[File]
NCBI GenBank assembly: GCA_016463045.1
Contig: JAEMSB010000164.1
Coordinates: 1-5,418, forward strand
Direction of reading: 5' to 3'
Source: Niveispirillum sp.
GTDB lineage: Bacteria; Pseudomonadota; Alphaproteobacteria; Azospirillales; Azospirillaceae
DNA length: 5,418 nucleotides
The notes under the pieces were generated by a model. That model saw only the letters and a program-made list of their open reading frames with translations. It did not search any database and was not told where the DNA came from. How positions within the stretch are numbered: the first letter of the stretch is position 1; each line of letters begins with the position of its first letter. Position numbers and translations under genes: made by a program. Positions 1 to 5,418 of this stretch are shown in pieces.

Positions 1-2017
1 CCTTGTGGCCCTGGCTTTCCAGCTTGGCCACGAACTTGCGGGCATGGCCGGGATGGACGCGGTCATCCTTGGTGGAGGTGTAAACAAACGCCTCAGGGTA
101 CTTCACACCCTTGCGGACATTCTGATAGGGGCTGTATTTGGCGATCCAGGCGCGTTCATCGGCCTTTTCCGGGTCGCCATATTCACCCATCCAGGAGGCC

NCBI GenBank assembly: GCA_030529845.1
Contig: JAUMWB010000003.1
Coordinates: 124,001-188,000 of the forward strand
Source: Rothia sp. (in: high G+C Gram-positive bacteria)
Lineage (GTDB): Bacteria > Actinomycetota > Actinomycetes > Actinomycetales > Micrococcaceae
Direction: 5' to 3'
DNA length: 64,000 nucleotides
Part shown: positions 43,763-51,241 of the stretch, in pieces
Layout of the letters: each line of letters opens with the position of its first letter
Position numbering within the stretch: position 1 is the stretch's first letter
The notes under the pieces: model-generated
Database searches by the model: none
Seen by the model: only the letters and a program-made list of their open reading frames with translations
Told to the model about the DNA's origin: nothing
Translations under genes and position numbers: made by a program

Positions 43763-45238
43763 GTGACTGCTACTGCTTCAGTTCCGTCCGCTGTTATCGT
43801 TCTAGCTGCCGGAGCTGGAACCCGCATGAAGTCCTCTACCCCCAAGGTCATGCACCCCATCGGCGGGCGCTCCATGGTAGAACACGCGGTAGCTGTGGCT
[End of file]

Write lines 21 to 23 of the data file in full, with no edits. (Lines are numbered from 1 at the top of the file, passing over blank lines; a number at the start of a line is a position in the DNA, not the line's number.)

Position numbering within the stretch: position 1 is the stretch's first letter
The notes under the pieces: model-generated
Database searches by the model: none